Well, now they're teenagers too, and Mom is not nearly so popular. The whirlwind of joy and happiness and purpose that consumed my life with the four kids for so many years is definitely taking a different shape now. They are all in the process of moving on from me, and I have to allow my relationship with each of them to grow into something more mature, more distant, if it's going to remain healthy.
So, there is a sadness there. A tearing. A void. Nothing God can't hold me through, but it's best for me to acknowledge what's going on so I can identify and get to the root of irrational feelings, like yesterday with the dance audition.
Maybe I'm overplaying this, maybe the connection between that audition and this emotional hiccup is tenuous. But as I prayed, one thought led to the next. I am a little too invested in this youngest daughter's dance. Why am I too invested? It's the last vestige of her childhood that I can hold on to. My last child's last glimmer of childhood. I love it. I love watching her dance. I love that she's good at it. I want to enjoy it and bask in it and eek everything out of it that I can before it's over. Because it will be over all too soon.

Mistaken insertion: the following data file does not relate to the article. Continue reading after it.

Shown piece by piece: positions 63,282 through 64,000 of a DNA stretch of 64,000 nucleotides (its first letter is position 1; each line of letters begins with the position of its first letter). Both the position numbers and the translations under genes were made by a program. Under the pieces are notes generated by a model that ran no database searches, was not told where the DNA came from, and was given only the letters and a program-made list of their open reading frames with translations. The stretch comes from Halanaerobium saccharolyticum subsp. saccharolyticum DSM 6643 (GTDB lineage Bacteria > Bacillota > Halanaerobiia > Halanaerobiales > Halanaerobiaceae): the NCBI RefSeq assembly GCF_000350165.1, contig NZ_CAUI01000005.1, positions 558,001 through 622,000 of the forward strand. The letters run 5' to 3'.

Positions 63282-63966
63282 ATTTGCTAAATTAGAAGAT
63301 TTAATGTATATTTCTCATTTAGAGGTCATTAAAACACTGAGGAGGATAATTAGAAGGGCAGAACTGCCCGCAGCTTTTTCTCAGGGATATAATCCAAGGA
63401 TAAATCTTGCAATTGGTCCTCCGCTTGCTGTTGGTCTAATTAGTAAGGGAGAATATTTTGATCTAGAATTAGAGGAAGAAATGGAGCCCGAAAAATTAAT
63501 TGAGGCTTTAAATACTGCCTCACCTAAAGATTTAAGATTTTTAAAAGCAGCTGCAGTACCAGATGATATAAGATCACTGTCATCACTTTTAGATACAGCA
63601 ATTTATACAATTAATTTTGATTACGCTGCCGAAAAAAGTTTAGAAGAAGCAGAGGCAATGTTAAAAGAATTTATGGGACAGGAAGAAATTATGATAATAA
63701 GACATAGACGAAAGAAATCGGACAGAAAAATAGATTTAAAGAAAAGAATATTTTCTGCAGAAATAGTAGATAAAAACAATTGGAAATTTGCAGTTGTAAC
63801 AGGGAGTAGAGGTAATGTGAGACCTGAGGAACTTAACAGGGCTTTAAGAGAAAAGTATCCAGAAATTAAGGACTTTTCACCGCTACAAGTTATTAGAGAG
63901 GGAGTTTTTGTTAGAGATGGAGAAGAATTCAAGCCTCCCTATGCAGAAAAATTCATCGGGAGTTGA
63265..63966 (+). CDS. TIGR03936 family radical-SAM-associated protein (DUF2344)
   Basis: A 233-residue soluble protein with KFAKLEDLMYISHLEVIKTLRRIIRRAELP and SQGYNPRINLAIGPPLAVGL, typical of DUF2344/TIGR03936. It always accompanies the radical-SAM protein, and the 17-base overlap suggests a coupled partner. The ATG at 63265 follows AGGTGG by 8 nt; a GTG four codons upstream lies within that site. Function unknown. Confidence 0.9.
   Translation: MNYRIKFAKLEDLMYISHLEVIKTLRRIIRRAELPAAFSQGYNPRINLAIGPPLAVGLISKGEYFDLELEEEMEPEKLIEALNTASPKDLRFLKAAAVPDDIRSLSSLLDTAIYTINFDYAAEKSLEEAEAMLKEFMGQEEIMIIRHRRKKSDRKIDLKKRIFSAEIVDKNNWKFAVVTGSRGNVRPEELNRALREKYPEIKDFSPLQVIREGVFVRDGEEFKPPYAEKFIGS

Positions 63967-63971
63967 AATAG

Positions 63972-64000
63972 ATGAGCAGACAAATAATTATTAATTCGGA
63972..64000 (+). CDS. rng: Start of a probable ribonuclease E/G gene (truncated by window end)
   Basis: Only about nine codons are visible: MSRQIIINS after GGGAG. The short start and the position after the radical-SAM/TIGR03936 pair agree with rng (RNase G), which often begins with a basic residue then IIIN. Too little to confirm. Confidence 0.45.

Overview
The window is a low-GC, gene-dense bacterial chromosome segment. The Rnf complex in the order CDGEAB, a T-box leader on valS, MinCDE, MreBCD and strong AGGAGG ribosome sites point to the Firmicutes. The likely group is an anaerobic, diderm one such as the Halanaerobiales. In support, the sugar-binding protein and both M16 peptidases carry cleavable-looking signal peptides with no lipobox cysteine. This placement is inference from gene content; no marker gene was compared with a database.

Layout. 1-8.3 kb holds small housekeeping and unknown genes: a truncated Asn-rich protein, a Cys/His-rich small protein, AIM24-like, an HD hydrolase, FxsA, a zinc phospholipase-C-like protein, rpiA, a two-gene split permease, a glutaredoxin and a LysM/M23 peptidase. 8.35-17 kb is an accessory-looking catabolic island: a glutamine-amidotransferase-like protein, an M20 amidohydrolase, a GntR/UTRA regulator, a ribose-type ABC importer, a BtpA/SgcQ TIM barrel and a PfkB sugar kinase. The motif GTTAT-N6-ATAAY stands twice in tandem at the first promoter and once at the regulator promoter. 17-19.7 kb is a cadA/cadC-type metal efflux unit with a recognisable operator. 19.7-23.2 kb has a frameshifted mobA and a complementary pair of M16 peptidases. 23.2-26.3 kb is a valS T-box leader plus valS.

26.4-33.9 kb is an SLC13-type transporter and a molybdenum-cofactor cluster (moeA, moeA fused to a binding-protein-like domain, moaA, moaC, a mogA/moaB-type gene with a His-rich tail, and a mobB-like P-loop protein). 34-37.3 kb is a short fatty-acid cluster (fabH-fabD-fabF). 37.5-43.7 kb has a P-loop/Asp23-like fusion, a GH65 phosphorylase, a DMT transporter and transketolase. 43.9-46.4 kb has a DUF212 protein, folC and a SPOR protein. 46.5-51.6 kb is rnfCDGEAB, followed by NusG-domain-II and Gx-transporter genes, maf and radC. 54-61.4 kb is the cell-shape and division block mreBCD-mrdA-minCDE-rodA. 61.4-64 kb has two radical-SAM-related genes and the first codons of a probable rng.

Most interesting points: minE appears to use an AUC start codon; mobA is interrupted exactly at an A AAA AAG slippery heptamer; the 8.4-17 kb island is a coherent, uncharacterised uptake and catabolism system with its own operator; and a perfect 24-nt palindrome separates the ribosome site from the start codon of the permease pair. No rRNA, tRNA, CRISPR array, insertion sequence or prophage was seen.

But God will fill this void I feel as this last child grows up, I know. He will provide other, more healthy sources of joy for me as I embark on a new phase of life. In the end, I am raising a beautiful young woman, who may or may not do anything with dance as an adult. Either way, dance is a wonderful part of her childhood. I will enjoy it while I can, but recognize that it is the girl herself I love, and I will always have her.
Just like my mother-in-law cutting ties with her work and moving on to other endeavors, I have to be willing to cut ties with my former life of Tasmanian-supermom. Not quite yet. But soon.